I remember back when Maya was Power Animator, and we had to (gasp) read the 6+ physical manuals
Talk about papercuts
...lets put aside the fact that we had to pay $10,000 u.s. for Maya as well back then.
Thats how we old-timers learned back then.
By teaching ourselves.
We would just literally mess around until something broke, or didn't work the way we wanted, then we would read the help to learn how to fix it and not make the same mistake again
Then in 1999 we were able to take Siggraph Maya Master Classes (no longer Power Animator as of 98'), we would read the Physical manuals, buy books (rare then), magazines, and if we were lucky, vhs tapes from Alias|Wavefront themselves lol.
If you were REALLY lucky, and the post house you worked for could afford it, your local VAR (hardware/software dealer) would setup training sessions.
Then around 1999-2000 the internet as we know it began to mature to the point of being able to download (but not stream!) small videos from folks who would charge as little as $50 u.s. per month for it, such as Alex from Gnomon.
(This was before Gnomon Online, etc.)
At the time, other than Alex at Gnomon and a few other freelancers or VAR's, there weren't any "schools" you could go to for an education specifically to learn Maya.
It was simply far too expensive then.
Now, with the advent of educational price points for software, non-accredited schools can just worry about simple hardware cost.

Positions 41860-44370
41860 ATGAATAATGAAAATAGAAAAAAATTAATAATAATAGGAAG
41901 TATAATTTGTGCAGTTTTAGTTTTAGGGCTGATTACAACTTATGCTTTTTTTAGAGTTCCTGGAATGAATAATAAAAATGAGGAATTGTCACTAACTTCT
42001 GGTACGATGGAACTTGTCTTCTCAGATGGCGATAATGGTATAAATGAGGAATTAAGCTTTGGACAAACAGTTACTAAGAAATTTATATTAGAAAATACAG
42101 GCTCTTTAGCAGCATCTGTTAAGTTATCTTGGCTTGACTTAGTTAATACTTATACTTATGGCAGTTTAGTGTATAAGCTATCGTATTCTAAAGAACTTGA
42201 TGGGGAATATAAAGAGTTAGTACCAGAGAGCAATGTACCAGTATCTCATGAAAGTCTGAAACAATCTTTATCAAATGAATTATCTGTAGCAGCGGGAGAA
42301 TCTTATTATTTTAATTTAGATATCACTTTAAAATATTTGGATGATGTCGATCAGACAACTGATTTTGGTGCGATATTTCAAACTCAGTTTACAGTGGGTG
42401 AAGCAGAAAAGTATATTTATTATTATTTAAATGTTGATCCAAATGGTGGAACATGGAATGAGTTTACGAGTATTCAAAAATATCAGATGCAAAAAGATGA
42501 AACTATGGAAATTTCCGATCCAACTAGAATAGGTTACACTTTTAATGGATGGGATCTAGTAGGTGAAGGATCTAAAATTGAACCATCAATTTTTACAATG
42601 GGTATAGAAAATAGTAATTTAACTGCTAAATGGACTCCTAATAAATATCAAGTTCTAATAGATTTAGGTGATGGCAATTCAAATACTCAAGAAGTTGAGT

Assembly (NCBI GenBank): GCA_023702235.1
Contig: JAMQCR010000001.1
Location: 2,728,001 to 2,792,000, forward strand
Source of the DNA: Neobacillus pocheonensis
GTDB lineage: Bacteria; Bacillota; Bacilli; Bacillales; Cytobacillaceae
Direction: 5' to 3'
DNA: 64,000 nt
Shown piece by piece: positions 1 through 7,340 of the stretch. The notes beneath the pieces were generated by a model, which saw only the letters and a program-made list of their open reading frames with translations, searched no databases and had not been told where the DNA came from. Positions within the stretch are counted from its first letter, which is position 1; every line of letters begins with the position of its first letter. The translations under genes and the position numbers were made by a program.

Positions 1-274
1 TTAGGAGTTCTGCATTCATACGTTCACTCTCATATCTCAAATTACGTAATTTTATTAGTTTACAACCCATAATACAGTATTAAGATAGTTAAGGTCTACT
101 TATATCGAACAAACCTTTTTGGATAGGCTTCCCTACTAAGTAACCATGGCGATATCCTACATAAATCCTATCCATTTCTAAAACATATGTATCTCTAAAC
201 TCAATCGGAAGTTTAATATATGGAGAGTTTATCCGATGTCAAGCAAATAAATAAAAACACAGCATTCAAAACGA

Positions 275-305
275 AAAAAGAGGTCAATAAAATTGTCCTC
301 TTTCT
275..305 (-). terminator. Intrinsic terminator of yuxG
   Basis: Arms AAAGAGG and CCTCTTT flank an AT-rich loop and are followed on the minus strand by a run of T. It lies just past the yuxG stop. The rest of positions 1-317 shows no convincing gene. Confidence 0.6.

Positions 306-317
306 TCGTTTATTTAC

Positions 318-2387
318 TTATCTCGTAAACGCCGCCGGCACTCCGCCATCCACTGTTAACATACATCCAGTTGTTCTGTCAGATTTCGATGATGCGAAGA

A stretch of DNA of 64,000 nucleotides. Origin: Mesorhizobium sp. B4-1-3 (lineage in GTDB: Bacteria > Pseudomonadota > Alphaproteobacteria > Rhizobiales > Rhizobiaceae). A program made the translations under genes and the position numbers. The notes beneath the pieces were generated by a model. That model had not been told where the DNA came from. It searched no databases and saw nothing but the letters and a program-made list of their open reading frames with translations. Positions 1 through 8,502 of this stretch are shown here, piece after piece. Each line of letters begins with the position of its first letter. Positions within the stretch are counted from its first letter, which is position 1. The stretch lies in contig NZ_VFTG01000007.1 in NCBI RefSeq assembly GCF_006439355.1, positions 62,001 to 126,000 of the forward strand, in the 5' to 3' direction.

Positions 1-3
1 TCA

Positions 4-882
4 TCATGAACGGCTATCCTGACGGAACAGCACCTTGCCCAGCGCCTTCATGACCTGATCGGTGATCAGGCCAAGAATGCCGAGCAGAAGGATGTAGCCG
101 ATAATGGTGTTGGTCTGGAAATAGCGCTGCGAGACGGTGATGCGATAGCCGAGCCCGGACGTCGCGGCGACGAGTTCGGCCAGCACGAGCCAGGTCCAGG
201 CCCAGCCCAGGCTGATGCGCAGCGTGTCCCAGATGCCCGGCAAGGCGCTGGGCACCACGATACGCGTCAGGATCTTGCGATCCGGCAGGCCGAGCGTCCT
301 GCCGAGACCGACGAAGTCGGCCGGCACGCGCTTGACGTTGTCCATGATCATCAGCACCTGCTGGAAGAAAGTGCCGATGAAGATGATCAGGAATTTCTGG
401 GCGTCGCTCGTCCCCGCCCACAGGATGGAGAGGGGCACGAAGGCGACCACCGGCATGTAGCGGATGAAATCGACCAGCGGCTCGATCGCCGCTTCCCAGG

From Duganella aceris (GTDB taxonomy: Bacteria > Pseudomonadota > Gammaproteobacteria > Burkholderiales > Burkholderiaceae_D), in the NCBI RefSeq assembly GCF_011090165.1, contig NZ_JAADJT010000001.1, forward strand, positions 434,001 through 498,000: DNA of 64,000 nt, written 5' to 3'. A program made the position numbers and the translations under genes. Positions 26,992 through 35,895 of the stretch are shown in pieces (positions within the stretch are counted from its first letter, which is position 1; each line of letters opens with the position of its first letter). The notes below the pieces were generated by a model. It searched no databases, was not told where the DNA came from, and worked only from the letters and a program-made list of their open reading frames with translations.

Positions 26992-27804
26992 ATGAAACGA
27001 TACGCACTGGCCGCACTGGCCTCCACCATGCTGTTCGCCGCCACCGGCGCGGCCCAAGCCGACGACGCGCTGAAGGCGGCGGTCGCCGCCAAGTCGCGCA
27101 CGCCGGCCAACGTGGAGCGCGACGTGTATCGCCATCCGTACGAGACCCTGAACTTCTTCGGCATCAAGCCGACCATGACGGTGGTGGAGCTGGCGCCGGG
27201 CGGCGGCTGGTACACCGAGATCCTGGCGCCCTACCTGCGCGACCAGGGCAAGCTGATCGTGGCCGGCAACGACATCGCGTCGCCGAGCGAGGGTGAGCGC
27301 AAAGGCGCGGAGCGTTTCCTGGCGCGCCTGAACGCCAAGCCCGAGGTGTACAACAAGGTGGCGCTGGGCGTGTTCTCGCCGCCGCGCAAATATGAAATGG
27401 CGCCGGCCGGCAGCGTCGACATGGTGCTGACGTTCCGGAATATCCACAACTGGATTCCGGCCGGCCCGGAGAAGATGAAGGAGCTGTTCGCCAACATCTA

The rest is history
PS: The following is just a general note to ANYONE getting into this business, not you personally Christen20:
So the point is, in the very very beginning, if you do NOT even have the patience to simply hit F1 and read the help and/or learn as much as you can on your own until your head hurts, and you gain 30-60lbs from doing nothing but sitting at your machine day and night for years on end learning and learning...
....because you WANT to, not because you HAVE to...
...then my friends, seriously, this is just not the industry for you.
It may sound insanely harsh, and in some respects it is, but keep in mind, there WILL ALWAYS be someone willing to do your work for HALF the price.
...and sadly the studios LOVE cheap work.
(for examples see every movie you thought had crappy cg/vfx in the last 10 yrs)
So, not to sound too much like a disgruntled old man, but if you can survive that, (including a few deaths and a divorce or 2) this industry should be a piece of cake for you
PSS: Don't take me too serious, otherwise I'll beat you with my cane you whippersnappers! hehe...
Israel "Izzy" Long
Motion and Title Design for Broadcast-Film-DS